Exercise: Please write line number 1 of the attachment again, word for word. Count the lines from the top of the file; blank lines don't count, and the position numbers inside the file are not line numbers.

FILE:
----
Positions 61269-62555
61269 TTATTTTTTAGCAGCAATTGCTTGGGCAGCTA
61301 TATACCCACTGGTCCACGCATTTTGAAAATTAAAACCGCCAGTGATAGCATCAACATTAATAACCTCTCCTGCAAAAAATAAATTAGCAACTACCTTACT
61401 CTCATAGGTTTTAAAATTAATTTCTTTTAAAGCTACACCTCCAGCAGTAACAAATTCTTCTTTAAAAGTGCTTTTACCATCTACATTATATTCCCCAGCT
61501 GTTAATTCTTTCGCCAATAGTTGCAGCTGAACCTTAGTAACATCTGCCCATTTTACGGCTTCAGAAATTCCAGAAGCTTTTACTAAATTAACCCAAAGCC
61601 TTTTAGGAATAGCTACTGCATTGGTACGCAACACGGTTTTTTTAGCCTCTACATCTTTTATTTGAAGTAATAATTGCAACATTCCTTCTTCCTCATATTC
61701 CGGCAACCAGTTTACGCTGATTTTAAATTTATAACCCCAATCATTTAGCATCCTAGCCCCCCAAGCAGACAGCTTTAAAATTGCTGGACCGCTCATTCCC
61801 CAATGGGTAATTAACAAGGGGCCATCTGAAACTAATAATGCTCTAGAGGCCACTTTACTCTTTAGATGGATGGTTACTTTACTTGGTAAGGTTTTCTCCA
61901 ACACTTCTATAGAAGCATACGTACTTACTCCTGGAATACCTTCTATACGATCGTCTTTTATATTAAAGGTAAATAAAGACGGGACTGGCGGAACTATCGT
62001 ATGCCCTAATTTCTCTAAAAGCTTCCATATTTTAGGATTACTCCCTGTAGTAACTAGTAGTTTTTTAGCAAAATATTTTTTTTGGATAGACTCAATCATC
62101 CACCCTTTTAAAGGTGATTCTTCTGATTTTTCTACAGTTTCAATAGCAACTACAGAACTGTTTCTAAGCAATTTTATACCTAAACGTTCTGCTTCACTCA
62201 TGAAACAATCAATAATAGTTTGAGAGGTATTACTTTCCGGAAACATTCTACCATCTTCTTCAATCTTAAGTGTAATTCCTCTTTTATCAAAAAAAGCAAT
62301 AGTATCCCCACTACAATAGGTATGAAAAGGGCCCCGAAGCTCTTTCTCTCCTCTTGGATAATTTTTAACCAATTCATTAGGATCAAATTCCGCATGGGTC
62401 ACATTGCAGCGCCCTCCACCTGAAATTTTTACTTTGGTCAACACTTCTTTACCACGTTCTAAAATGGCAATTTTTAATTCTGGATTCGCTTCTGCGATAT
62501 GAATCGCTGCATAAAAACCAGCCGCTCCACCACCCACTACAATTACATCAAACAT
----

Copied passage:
Positions 61269-62555